Yahoo's second biggest investor called-on Microsoft to increase its 42 billion bid for the web giant, and also increased pressure on Yahoo by saying it had few options left, increasing the pressure on the two companies to seal a deal that Yahoo had rejected earlier.
In a quarterly letter to investors, released on Tuesday, Bill Miller, the star-picker at U.S. asset manager Legg Mason, said the best value for Yahoo would be about $40 per share compared to Microsoft's original offer of $31 per share.
It will be hard for Yahoo to come up with alternatives that deliver more value than Microsoft will ultimately be willing to pay, said Miller. We think this deal is a strategic imperative for Microsoft and Yahoo is in a tough spot if it wishes to remain independent.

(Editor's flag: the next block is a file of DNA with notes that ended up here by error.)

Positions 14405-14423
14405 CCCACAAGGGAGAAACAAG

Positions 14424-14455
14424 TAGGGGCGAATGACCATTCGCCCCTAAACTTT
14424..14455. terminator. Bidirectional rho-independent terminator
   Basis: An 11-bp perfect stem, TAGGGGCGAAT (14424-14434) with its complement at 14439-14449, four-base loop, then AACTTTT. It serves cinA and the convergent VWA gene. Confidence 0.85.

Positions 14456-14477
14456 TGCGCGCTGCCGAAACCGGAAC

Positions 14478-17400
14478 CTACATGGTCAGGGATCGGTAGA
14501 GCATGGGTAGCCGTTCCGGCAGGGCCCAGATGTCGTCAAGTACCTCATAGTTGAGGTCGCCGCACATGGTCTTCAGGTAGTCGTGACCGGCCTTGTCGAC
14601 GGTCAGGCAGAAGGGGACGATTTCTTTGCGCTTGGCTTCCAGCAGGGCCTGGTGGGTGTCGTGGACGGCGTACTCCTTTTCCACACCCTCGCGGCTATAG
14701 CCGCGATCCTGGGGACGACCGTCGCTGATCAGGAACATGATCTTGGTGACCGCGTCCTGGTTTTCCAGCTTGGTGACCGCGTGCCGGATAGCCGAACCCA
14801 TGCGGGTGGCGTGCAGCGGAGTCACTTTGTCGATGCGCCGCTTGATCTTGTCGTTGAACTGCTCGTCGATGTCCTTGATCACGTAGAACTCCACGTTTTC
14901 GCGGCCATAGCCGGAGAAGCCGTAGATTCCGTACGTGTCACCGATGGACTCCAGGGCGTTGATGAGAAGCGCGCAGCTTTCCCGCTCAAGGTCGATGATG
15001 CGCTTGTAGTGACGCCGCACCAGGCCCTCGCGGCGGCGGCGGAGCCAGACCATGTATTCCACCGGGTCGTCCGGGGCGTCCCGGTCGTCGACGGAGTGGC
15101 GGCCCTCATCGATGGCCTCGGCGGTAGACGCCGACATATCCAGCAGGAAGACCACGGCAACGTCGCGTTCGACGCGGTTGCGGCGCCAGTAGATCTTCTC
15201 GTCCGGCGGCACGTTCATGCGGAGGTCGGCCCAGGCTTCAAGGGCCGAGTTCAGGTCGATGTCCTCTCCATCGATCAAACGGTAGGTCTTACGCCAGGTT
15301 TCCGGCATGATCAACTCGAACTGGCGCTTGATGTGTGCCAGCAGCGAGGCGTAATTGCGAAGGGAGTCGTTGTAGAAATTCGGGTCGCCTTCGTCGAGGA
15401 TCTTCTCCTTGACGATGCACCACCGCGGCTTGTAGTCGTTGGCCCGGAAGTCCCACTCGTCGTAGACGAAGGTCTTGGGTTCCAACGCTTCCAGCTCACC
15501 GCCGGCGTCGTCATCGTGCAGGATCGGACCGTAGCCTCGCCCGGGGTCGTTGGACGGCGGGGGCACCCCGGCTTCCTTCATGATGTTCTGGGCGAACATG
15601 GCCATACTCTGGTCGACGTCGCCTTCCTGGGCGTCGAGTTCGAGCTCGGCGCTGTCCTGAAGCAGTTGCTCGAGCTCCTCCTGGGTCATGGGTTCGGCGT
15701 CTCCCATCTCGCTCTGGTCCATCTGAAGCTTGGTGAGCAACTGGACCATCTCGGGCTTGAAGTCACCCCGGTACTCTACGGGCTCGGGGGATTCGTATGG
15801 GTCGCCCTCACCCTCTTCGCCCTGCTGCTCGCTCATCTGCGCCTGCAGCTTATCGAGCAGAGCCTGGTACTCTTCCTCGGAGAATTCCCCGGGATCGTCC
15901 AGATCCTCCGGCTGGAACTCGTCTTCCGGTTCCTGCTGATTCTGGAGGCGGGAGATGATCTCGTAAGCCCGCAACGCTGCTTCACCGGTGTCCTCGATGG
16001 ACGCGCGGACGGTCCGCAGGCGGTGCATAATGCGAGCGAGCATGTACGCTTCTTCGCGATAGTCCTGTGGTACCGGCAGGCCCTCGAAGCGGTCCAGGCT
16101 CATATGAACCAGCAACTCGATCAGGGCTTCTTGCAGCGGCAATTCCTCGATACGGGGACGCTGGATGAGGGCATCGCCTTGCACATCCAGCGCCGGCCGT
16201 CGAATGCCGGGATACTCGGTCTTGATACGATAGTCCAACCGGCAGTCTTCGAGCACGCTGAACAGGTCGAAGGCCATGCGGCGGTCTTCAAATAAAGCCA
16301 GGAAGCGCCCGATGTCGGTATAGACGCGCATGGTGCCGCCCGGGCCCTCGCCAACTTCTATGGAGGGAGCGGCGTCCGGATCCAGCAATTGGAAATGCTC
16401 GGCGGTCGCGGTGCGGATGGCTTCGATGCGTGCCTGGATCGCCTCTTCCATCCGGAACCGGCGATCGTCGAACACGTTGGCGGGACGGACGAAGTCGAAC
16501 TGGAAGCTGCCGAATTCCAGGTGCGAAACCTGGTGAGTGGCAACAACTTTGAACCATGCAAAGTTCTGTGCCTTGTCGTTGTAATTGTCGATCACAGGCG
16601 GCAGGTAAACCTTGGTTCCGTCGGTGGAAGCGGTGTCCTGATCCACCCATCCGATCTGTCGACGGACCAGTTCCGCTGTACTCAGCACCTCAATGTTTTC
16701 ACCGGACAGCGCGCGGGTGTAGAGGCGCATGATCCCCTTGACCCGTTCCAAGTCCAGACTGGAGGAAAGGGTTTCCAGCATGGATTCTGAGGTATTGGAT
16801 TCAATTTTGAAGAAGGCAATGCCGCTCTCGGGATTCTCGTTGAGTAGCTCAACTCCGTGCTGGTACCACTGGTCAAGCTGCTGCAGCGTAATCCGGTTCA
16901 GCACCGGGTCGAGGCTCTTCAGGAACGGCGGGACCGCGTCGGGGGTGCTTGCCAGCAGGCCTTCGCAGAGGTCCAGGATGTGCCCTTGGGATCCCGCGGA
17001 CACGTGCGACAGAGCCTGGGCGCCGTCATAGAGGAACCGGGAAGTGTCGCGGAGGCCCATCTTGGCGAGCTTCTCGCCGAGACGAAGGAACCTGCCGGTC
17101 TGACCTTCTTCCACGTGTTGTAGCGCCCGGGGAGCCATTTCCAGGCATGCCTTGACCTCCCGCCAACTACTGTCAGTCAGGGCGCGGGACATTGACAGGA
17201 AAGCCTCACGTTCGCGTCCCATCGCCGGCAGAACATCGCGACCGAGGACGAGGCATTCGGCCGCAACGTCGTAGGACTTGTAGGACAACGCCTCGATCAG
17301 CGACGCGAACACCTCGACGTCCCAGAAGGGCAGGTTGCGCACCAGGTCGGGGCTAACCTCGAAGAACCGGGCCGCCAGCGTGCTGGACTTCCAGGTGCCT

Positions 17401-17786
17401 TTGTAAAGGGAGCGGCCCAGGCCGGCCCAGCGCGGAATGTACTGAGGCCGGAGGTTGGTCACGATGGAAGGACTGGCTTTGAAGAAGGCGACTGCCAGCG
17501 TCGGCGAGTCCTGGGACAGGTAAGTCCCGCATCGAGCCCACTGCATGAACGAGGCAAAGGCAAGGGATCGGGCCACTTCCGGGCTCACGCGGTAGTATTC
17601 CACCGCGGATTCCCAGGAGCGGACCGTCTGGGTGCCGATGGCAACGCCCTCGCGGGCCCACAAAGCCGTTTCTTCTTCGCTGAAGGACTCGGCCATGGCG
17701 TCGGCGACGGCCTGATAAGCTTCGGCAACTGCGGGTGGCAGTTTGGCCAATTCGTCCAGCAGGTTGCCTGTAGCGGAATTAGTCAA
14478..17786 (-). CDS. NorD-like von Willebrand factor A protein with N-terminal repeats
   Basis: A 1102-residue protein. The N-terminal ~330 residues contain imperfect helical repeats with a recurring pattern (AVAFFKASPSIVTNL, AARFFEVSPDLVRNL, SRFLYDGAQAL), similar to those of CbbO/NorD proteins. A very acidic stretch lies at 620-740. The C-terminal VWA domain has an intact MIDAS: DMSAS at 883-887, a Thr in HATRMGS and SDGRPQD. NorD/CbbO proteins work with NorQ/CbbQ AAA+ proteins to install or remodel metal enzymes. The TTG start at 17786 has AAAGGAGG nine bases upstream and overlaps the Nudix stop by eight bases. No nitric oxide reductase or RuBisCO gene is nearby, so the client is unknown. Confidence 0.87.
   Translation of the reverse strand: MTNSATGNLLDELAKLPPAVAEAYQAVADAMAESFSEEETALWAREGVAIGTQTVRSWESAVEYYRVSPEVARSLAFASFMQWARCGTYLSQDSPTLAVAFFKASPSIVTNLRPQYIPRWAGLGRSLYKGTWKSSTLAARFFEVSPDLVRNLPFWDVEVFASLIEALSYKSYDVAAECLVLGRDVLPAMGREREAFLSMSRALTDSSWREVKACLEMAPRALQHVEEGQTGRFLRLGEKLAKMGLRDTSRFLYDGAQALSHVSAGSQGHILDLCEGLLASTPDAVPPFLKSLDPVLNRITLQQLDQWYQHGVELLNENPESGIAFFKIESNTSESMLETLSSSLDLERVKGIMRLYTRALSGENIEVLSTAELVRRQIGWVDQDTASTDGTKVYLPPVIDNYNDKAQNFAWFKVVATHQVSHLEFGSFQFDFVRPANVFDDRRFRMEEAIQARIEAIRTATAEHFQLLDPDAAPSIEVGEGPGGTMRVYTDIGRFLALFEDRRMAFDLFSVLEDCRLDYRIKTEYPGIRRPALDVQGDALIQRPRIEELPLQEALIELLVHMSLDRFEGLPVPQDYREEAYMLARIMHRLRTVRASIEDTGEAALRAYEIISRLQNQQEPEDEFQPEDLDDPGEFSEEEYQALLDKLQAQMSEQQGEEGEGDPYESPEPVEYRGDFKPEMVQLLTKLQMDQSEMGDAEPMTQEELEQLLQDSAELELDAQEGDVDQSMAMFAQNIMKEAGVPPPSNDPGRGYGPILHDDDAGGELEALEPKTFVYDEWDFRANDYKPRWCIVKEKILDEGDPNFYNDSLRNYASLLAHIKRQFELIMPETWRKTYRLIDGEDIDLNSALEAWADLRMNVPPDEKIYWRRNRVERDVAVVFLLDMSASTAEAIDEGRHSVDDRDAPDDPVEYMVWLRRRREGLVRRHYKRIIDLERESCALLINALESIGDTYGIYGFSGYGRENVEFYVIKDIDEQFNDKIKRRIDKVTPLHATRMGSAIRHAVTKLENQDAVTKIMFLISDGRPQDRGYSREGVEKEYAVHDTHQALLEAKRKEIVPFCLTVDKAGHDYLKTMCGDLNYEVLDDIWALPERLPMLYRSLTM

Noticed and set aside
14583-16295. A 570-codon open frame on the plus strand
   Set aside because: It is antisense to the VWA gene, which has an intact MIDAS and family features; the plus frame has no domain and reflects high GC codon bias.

Legg mason Capital Management, the unit of Legg Mason run by Miller, owns more than 80 million Yahoo shares or 6 percent of the company while Capital Research & Management has 11 percent shares.
The statement came shortly after Yahoo formally turned down Microsoft's bid on Monday, which is now valued at $ 41.7 billion, saying Microsoft did not properly assess Yahoo's large audience, online advertising investments, cash generation and growth prospects of its overseas holdings.
The Washington-based Microsoft, Redmond said it reserved the right to pursue all the necessary steps for the Yahoo take-over although it never specified whether it planned to take the bid to Yahoo share holders.